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  1. ITV Report

Suspected outbreak of mumps at secondary school

Toot Hill School in Bingham Credit: Google Maps

Public Health England is investigating reports of a number of cases of suspected mumps at the Toot Hill School in Bingham in Nottinghamshire.

They're advising teenagers and young adults (aged 15-24 years) to protect themselves against mumps by having the MMR jab.

To be fully protected, children and adults need to have two doses of the MMR vaccine.

"We have seen a rise in the figures recently and teenagers and young adults who have not had two doses of MMR vaccine are particularly vulnerable. That is why we are working closely with Toot Hill School to inform students about mumps and to explain why vaccination is important. Young adults who have not received the MMR or only received one dose should ensure that they take up the offer of MMR vaccination. However, it’s not just students who are at risk and we would urge everyone who hasn’t received two doses of MMR vaccine to do so. MMR also gives immunity to measles and rubella.”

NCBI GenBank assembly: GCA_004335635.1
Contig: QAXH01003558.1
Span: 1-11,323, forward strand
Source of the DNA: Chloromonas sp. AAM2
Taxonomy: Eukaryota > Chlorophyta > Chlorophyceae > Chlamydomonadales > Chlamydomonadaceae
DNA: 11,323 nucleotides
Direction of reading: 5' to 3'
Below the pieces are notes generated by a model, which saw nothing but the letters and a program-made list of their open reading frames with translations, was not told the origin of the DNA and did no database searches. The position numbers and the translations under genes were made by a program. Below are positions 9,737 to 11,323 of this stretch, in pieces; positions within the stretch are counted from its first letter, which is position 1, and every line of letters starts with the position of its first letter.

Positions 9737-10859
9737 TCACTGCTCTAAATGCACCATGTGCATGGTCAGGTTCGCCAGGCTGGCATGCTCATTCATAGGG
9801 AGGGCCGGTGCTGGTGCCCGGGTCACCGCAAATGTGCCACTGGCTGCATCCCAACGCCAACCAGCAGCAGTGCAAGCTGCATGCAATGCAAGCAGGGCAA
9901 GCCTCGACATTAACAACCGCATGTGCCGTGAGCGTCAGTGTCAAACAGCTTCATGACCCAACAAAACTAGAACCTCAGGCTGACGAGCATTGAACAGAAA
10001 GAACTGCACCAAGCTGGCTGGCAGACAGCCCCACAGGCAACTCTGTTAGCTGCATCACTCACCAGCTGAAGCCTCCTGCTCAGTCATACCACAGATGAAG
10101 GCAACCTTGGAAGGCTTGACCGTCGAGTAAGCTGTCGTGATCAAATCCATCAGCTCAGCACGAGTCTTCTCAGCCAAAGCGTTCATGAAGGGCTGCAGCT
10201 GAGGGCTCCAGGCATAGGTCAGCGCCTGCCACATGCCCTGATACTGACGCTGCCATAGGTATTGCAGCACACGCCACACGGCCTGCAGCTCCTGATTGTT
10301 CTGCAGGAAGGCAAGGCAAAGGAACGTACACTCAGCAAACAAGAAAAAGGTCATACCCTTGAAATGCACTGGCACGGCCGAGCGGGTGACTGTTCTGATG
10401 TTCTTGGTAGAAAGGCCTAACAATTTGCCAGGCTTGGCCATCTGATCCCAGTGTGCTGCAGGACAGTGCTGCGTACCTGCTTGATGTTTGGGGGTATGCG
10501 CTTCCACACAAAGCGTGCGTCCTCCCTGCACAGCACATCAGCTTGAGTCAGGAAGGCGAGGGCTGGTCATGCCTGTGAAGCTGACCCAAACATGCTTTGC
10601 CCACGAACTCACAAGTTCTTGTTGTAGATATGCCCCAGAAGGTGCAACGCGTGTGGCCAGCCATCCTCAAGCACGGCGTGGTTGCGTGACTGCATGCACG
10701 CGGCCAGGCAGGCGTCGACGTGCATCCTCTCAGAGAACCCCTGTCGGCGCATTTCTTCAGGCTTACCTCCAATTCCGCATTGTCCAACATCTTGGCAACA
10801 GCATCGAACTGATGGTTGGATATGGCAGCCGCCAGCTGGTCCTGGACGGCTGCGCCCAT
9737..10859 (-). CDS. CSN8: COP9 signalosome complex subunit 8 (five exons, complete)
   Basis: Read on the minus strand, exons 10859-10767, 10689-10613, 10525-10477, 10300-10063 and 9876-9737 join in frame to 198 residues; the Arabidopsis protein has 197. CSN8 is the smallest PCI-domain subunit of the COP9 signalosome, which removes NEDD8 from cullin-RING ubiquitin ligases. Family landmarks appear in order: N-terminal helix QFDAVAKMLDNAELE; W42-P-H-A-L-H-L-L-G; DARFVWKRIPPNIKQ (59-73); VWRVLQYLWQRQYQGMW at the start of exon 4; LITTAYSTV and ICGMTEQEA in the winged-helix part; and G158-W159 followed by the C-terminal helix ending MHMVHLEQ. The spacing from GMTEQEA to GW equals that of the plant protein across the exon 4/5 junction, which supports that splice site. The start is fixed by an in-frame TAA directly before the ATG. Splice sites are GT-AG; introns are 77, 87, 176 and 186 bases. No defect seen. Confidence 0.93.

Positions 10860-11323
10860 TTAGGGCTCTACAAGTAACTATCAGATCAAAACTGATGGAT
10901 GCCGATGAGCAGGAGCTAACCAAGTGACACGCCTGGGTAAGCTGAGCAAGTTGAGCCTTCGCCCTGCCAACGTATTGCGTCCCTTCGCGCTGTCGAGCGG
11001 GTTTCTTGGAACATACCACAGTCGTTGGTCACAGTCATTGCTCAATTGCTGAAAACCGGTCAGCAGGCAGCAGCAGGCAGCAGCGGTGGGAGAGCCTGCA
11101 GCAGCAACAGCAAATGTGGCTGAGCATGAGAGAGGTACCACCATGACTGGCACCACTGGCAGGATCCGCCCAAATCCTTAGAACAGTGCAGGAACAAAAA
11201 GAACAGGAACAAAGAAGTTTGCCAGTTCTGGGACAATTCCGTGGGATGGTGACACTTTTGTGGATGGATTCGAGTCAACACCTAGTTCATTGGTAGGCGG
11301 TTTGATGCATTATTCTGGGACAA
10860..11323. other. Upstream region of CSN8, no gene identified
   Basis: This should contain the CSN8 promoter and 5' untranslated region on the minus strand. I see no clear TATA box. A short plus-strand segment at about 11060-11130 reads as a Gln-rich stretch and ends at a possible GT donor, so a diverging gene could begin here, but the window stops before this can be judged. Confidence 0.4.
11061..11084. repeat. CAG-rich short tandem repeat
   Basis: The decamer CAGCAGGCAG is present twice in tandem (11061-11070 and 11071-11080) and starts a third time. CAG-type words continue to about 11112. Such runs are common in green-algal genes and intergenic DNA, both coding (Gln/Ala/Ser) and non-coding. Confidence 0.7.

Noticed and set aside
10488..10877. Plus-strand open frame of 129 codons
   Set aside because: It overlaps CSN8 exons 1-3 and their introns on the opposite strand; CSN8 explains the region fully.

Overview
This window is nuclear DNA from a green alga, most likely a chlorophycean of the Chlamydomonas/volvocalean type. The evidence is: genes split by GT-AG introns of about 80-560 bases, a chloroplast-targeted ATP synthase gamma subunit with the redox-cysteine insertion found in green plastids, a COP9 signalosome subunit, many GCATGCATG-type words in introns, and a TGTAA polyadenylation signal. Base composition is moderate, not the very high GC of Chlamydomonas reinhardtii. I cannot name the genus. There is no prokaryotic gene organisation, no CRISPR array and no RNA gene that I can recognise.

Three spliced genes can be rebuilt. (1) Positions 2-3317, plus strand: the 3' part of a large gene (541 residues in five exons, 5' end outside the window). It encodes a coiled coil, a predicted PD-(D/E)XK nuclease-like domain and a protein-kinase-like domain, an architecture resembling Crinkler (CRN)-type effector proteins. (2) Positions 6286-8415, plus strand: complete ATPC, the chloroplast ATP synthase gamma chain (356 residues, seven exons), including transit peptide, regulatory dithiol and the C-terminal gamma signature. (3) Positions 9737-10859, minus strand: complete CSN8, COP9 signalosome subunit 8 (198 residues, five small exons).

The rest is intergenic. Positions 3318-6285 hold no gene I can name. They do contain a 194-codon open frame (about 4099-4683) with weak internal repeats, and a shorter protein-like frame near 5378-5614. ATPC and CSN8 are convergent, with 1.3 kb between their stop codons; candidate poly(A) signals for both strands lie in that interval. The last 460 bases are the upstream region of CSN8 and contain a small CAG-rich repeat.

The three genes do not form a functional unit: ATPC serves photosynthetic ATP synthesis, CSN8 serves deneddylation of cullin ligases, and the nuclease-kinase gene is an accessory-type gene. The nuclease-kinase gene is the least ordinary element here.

– Dr Vanessa MacGregor, Consultant in Health Protection
You can protect yourself against mumps by making sure you have received two doses of the combined MMR vaccine (for mumps, measles and rubella). Credit: PA

What is mumps ?

Public Health England teams describe mumps as a contagious viral infection caused by a paramyxovirus. Swelling of the parotid glands is the most common symptom of mumps. The parotid glands are a pair of glands responsible for producing saliva. They're located in either side of the face, just below the ears.

More general symptoms often develop a few days before the parotid glands swell. They include:

  • headache
  • joint pain
  • feeling sick
  • dry mouth
  • mild abdominal pain
  • feeling tired
  • loss of appetite
  • a high temperature (fever) of 38C (100.4F), or above

If you have mumps, you can help prevent it spreading by:

  • regularly washing your hands with soap and water
  • using and disposing of tissues when you sneeze
  • avoiding school or work for at least 5 days after the onset of swelling